The NFL will allow players to return to their training facilities following Judge Susan Nelson’s decision to deny the NFL’s request for a stay of her ruling that the owners’ lockout of the players was in violation of antitrust law (Read Judge Nelson’s order).  Judge Nelson stated, “This court need not address the matter further because even under the lenient standard that the NFL proposes, the League still is not entitled to a stay pending appeal.”

Faced with the prospect of being in contempt, the NFL wisely yielded. The league issued a statement specifying rules by which players can return to the facilities while the NFL’s lawyers go to the Eighth Circuit Court of Appeals seeking a stay of Judge Nelson’s order.

The NFL has informed its member teams that effective at 8 am this morning:

1)    Players will be permitted to use club facilities for physical examinations, rehabilitation and medical treatment as scheduled by the club.

2)    Clubs will be able to distribute playbooks, game film and other similar materials to players.

3)    Coaches may meet with players for the purpose of discussing any materials distributed pursuant to Paragraph 2 above, as well as the club’s off-season workout program, its schedule of mini-camps and organized team activities (“OTAs”).

4)    Voluntary off-season workout programs, including OTAs and classroom instruction may resume subject to the rules in Article XXXV of the 2006 collective bargaining agreement and Appendix L. Participating players will be paid $130 per day and such workouts will count toward any off-season workout bonus in the player’s contract.

5)    On days when no official off-season workouts or OTAs are scheduled, nothing shall prevent the club from permitting any player to use the club facility to work out on a voluntary basis provided:

              i) there is no participation or supervision from any coach, trainer, or other club personnel; and,

             ii) the club has first verified that the player has existing medical insurance in place.

 6)    Mandatory and voluntary mini-camps may begin subject to the rules in Article XXXVI of the 2006 collective bargaining agreement.

7)    The NFL office will promptly make arrangement to resume counseling, rehabilitation and treatment activities in connection with the substances of abuse and steroid programs. The league office will advise clubs as to when and on what basis testing will commence.

 8)    Players may participate in club-sponsored charitable and community-sponsored charitable and community relations events.

The NFL statement did not address the critical subjects of player transactions, including signings, player trades, terminations, and tryouts. The league states that it will distribute a comprehensive set of procedures governing such player transactions to all clubs, likely by sometime today. These procedures will include the timing for the commencement of the 2011 League Year, free agent signings and other player transactions.

The NFL’s issuance of its procedure plan will be an interesting development as the league is still faced with a crucial legal dilemma. The NFLPA is currently decertified. There is currently no players’ representative for the NFL to collectively bargain with.  Thus, any changes that the league institutes could be subject to anti-trust challenge since the labor exemption cannot be used as a protective mechanism in a non-collective bargaining situation.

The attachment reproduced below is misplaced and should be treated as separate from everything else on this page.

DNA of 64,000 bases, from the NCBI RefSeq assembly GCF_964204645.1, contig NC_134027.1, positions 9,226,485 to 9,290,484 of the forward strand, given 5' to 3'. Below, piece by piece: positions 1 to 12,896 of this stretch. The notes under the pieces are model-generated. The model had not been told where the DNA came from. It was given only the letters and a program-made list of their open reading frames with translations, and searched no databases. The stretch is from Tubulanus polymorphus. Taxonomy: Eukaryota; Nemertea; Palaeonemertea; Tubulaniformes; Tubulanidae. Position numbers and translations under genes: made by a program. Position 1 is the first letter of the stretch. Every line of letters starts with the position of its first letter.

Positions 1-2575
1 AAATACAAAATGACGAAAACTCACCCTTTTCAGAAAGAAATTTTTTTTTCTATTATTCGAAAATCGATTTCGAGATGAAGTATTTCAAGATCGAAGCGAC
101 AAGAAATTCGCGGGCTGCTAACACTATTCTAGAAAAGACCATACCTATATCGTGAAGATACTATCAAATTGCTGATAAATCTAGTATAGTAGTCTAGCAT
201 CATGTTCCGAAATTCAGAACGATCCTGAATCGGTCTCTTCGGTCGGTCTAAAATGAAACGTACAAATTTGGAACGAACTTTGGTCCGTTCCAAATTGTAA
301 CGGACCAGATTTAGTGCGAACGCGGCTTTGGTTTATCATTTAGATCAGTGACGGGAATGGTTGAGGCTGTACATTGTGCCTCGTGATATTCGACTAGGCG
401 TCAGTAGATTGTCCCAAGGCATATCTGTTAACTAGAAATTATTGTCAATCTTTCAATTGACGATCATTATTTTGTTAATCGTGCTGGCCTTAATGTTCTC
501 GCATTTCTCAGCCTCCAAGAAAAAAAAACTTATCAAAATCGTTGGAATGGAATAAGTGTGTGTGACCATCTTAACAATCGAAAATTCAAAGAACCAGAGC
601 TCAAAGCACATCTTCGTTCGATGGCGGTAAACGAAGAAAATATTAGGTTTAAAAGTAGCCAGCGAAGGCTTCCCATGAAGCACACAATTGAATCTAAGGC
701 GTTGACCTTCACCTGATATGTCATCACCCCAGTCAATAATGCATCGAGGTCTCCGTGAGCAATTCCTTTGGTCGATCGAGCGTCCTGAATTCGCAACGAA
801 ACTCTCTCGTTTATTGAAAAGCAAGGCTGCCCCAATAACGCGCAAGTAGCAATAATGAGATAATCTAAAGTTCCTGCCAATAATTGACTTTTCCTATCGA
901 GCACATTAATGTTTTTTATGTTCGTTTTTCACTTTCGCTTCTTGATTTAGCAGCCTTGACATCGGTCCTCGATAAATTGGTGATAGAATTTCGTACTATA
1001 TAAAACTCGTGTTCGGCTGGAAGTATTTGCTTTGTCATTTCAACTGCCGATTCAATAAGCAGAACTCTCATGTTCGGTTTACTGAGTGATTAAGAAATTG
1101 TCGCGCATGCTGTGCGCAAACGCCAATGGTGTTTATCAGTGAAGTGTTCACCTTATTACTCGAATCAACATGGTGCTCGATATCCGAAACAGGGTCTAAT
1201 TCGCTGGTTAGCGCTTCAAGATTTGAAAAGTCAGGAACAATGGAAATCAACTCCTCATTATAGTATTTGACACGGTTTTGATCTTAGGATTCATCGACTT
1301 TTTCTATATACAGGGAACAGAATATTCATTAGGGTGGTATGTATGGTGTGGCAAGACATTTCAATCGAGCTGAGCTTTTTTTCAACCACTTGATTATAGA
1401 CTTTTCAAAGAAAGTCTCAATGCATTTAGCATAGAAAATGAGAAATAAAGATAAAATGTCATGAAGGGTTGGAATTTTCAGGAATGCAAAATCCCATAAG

Stay tuned.

Email this postTweet this postLike this postShare this post on LinkedIn
Photo of Gregg E. Clifton Gregg E. Clifton

Gregg E. Clifton is a Principal in the Phoenix, Arizona, office of Jackson Lewis P.C. He is Co-Leader of the Collegiate and Professional Sports Practice Group and serves as the editor of the firm’s sports law blog.

Mr. Clifton has extensive experience in…

Gregg E. Clifton is a Principal in the Phoenix, Arizona, office of Jackson Lewis P.C. He is Co-Leader of the Collegiate and Professional Sports Practice Group and serves as the editor of the firm’s sports law blog.

Mr. Clifton has extensive experience in the collegiate and professional sports world. He has advised numerous professional franchises on general labor and employment issues, including Title III ADA regulatory compliance and wage and hour issues. He serves as lead counsel for several Major League Baseball teams in their salary arbitration matters and has represented NCAA and NAIA collegiate clients regarding rules compliance, investigatory matters and in disciplinary hearings. In addition, he has handled Title IX investigations and compliance issues for NCAA and NAIA member institutions. Mr. Clifton has also worked extensively in the area of agent regulation and enforcement in professional and college sports and regularly provides counsel on issues relating to NCAA and NAIA amateurism issues and athlete eligibility questions. He has also served as an expert witness in matters involving sports agents’ work and responsibilities, as well as athlete compensation issues.

Prior to joining Jackson Lewis, he spent six years as Chief Operating Officer and Vice President of Team Sports for Gaylord Sports Management. He also served as President of the Athlete and Entertainment Division for famed sports attorney Bob Woolf’s firm, Woolf Associates, in Boston.

Mr. Clifton began his career as an Associate at Jackson Lewis where he focused his practice on traditional labor law. He continues to counsel clients in the areas of collective bargaining negotiations, representation cases, arbitrations and National Labor Relations Board matters.

Mr. Clifton frequently serves as an expert speaker to law schools, including Harvard University, Boston College, Hofstra University and Arizona State University, and bar associations regarding sports law issues, including agent regulation and salary arbitration. He is also often cited as an expert source in national news media for his commentary and opinion on legal issues in sports.